Carbon Monoxide Safety

The dangers of carbon monoxide (CO) gas have been far too apparent over the years, as countless deaths occur annually as a result of CO inhalation. Without the proper detection equipment, there's virtually no way you'd be aware that this colorless, odorless, tasteless gas was affecting you and your family.

Scientifically speaking, carbon monoxide is caused by the incomplete combustion of carbon containing compounds in circumstances where oxygen supply is limited. In other words, low oxygen in the combustion (burning) environment prevents the gaseous byproduct from being turned into carbon dioxide (CO2), and if you're breathing air right now, you know CO2 is not as dangerous as CO.

The most common 'offenders' in the creation of this dangerous gas are all around us: exhaust from cars and other motor vehicles with internal combustion engines, wood-burning stoves, portable camping stoves and other propane-fueled equipment, even house fires.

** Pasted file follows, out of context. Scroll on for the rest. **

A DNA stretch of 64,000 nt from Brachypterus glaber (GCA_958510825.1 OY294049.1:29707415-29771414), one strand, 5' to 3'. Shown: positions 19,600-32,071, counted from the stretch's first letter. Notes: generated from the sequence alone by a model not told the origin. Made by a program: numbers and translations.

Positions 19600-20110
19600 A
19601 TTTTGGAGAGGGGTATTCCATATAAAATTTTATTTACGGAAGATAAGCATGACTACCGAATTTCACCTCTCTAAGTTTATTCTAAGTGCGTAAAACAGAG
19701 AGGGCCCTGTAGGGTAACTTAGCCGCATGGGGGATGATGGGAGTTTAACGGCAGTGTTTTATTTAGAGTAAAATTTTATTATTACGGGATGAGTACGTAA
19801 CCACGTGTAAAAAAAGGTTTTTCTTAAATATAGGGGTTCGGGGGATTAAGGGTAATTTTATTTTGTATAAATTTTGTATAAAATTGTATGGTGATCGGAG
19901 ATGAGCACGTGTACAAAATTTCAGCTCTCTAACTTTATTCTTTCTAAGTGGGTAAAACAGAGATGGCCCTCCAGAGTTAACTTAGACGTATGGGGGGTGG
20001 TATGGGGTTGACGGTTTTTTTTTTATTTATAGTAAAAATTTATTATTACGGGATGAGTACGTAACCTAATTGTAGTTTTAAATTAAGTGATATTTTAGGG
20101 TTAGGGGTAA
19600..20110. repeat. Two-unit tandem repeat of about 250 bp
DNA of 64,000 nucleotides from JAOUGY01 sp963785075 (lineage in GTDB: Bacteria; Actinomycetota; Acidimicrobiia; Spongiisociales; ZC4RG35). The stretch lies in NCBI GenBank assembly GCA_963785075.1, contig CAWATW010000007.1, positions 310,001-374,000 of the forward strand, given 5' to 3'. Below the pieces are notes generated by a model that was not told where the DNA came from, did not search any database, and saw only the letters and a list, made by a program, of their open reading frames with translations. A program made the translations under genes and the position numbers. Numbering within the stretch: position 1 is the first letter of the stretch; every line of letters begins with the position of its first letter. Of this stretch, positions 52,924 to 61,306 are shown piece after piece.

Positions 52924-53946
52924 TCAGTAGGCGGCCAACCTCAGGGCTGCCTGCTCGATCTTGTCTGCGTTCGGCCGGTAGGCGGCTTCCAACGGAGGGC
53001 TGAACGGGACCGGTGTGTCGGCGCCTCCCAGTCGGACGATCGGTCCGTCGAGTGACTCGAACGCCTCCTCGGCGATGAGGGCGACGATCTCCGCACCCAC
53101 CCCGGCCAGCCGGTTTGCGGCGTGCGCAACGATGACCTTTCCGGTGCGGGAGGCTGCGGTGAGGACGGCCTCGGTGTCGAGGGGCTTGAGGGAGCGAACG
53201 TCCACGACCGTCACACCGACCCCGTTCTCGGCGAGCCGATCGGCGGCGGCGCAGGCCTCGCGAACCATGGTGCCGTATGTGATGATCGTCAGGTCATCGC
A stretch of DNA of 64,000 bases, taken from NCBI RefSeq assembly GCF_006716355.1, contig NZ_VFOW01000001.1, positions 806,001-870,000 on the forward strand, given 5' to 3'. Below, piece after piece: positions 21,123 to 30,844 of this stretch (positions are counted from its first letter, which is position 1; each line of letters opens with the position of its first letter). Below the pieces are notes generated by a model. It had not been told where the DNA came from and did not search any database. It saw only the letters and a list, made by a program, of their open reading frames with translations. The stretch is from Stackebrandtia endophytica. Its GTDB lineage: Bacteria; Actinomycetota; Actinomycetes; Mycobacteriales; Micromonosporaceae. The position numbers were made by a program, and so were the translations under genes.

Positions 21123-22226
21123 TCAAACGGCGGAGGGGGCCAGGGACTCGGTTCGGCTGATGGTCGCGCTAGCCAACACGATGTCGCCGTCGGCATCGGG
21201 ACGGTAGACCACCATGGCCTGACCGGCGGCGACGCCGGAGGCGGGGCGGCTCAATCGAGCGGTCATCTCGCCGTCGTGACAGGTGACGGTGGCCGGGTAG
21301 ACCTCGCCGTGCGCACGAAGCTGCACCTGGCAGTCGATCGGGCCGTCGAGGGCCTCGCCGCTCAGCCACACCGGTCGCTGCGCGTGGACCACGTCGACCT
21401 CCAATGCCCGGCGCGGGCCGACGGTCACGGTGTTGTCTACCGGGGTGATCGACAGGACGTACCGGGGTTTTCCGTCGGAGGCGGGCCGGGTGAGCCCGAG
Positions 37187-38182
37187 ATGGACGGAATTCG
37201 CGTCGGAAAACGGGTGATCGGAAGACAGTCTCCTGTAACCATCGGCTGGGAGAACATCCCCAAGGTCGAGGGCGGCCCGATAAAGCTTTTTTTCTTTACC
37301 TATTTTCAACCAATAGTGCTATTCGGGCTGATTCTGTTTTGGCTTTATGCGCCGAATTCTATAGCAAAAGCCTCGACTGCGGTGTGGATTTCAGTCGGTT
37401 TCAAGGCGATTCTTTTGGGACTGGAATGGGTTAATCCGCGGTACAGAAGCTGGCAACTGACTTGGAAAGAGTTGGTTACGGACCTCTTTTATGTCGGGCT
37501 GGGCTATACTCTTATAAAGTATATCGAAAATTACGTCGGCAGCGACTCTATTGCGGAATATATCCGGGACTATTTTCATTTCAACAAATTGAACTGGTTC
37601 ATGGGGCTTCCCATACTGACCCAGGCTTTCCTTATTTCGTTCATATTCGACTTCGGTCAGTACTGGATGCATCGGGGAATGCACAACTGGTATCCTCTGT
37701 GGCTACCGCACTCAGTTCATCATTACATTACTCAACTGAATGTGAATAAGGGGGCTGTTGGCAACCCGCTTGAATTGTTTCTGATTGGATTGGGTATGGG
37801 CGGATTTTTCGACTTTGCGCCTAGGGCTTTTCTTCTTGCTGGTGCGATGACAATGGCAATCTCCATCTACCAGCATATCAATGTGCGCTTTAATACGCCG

Invest in a CO detector for your home, keep it up-to-date with battery changes, and listen to it... if the alarm sounds, take it seriously.

Credit:  Lou Manfredini's Tips From the Tool Box, Ace Hardware

Check your state and local codes before starting any project. Follow all safety precautions. Every effort has been made to ensure the accuracy and safety of this information. Neither Westlake nor any contributor can be held responsible for damages or injuries resulting from the use of the information in this document.

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